5. Profitability -- determines potential profit by estimating returns and comparing with cost budgets. Also includes break-even analysis and preparation of projected income statement, balance sheet and cash flow statement.

II. Analysis of Environmental Conditions

A. Availability of site -- determines adequacy of site in physical and economic terms.

B. Availability of services -- determines adequacy and cost of required services such as utilities, financial services and educational services.

C. Governmental structure -- determines type of governmental policies, such as assessment policies, taxes and zoning ordinances, as they affect operations.

D. Availability of transport facilities -- determines adequacy and cost of transportation facilities to be used by the firms.

Appendix B: Feasibility Studies for Further Reading

The Center for Agribusiness and Economic Development (CAED) has the following studies on the Center's website, The studies, completed 2009 - 2011, evaluate the economic feasibility of proposed agribusiness projects and finished business plans.

Feasibility of a Solar Power System, North Georgia, FR-11-11. George Shumaker, Gary Hawkins, and Kent Wolfe. December 2011.

Feasibility of a Solar Power System, South Georgia, FR-11-10. G. Shumaker, K. Wolfe, and A. Luke-Morgan. December 2011.

Feasibility of an Integrated Poultry Processing Operation, FR-11-09. Audrey Luke-Morgan and Kent Wolfe. December 2011.

Distillery Feasibility Study, FR-11-08. Audrey Luke-Morgan and Kent Wolfe. August 2011.

Feasibility of a Small, Special Attribute Peanut Production and Processing Facility, FR-11-07. Ward Black, John McKissick, and Nathan Smith. July 2011.

Feasibility of Value-Added Honey Production, FR-11-06. Audrey Luke-Morgan and Kent Wolfe. August 2011.

Feasibility of a Local Processing Facility, Central Georgia, FR- 11-05. Audrey Luke-Morgan and Kent Wolfe. August 2011.

Feasibility of a Local Processing Facility, Northeast Georgia, FR-11-04. Audrey Luke-Morgan and Kent Wolfe. August 2011.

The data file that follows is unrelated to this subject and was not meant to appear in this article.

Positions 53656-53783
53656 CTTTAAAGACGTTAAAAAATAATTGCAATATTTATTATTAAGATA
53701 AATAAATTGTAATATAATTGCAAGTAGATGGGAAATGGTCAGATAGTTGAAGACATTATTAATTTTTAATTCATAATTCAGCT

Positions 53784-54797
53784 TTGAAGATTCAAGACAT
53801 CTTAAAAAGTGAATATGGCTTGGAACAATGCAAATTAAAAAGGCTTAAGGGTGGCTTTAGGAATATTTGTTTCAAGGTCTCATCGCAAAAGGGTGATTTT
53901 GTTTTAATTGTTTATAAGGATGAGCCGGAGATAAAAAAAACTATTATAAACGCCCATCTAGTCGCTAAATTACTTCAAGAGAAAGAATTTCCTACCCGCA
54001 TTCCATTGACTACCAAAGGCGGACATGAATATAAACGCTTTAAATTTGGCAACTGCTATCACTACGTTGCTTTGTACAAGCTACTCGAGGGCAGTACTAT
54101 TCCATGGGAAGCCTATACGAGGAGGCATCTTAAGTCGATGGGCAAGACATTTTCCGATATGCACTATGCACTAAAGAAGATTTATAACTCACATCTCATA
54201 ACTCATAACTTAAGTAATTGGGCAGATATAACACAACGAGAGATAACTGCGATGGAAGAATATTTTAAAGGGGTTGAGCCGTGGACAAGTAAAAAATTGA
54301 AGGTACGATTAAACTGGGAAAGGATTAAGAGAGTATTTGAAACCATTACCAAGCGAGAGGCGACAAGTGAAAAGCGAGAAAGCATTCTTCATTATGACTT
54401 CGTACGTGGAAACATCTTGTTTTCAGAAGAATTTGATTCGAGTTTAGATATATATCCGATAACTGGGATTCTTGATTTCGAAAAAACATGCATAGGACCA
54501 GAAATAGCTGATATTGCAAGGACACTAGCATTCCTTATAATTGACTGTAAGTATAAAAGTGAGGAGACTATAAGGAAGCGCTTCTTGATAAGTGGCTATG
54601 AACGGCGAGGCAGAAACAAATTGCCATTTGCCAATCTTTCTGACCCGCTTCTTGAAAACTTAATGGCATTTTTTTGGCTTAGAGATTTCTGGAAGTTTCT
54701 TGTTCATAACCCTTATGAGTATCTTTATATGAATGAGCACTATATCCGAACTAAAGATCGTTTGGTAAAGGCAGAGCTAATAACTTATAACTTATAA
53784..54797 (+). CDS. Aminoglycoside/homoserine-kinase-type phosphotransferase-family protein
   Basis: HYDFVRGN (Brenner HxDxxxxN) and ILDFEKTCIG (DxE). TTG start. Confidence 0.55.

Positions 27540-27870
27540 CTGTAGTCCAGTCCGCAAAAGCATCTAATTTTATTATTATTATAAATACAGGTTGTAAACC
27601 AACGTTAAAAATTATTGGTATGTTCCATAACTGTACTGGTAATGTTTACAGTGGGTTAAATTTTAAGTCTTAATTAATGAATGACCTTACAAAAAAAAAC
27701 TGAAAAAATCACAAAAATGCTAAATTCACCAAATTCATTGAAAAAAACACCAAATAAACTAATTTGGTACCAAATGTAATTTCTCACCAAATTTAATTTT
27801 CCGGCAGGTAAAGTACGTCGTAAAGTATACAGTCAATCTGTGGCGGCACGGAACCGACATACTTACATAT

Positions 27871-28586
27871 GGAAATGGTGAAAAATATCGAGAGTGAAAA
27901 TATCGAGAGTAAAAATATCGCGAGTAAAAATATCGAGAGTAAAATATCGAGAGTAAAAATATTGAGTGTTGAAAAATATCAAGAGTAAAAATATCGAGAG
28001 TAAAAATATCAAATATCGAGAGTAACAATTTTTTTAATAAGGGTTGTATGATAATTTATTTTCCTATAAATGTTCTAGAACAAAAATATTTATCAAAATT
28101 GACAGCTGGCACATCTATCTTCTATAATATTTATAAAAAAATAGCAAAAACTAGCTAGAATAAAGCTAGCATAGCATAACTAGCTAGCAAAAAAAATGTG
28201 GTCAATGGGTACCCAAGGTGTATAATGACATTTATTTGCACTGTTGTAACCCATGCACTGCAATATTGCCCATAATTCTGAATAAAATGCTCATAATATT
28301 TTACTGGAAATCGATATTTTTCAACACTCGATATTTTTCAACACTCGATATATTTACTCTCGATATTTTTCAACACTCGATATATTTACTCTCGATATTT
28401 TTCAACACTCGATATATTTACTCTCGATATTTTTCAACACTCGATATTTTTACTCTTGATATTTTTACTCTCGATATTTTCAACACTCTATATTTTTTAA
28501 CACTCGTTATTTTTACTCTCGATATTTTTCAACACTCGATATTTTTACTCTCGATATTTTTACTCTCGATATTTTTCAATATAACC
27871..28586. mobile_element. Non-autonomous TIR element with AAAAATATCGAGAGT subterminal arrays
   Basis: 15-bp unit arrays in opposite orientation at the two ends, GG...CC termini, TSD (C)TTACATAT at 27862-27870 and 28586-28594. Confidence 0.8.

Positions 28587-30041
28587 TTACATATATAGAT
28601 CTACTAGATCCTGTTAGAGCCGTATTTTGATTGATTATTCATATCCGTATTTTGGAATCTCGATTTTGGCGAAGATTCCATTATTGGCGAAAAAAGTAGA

Feasibility of a Local Poultry Processing Facility, FR-11-03. Kent Wolfe, Audrey Luke-Morgan, Sharon Kane, and Jim Daniels. March 2011.

Community Kitchen Feasibility Analysis, FR-11-02. Kent Wolfe and Audrey Luke-Morgan. January 2011.

Feasibility of Retained Ownership and Processing of LSK (Loose Shelled Kernel) Peanuts, FR-10-03. George Shumaker. September 2010.

Ag Center Feasibility Study, FR-10-02. Kent Wolfe. March 2010.

Feasibility of a Small Scale Soybean Crushing Operation, FR- 10-01. George Shumaker, Audrey Luke-Morgan, Kent Wolfe, Sharon Kane, and John McKissick. May 2010.

Feasibility of a Multi-Species Meat Processing Facility, FR-09- 11. Kent Wolfe, Audrey Luke-Morgan, Jim Daniels, and John McKissick. May 2009.

Feasibility of a Wood Pellet Plant, FR-09-10. George Shumaker, Kent Wolfe, Audrey Luke-Morgan, Sharon Kane, and John McKissick. November 2009.

Feasibility of Expanding Value-Added Fruit Production, FR- 09-09. Kent Wolfe, Audrey Luke-Morgan, Jim Daniels, Sharon Kane, John McKissick. November 2009.

Feasibility of a Local Processing Facility, FR-09-08. Audrey Luke-Morgan, Kent Wolfe, and Jim Daniels. August 2009.

Feasibility of a Local Poultry Processing Facility, FR-09-07. Audrey Luke-Morgan, Kent Wolfe, and Jim Daniels. August 2009.

Feasibility of a Two-Million Gallon Per year Biodiesel Plant, FR-09-06. George Shumaker, Sharon kane, Audrey Luke-Morgan, and John McKissick. September 2009.

Feasibility of a Multi-Species Processing Facility, FR-09-05. Kent Wolfe, Audrey Luke-Morgan, Jim Daniels, and John McKissick. May 2009.

Creamery Feasibility Study, FR-09-04. Kent Wolfe, Audrey Luke-Morgan, and Sharon Kane. April 2009.

Feasibility of a One-Million Gallon Per Year Ethanol Plant, FR- 09-03. George Shumaker, Kent Wolfe, Audrey Luke-Morgan, and John McKissick. May 2009.

Feasibility of a Wood Pellet Plant, FR-09-02. George Shumaker, Kent Wolfe, Audrey Luke-Morgan, John McKissick, and Sharon Kane. May 2009.

Pomegranate Processing Feasibility Study, FR-09-01. Kent Wolfe, Audrey Luke-Morgan, Jim Daniels, Sharon Kane, John McKissick, Karina Martino, and Vahe Heboyan. May 2009.

Status and Revision History
Published on Jan 1, 1991
Re-published with minor revisions on May 21, 2009
Re-published with minor revisions on May 23, 2012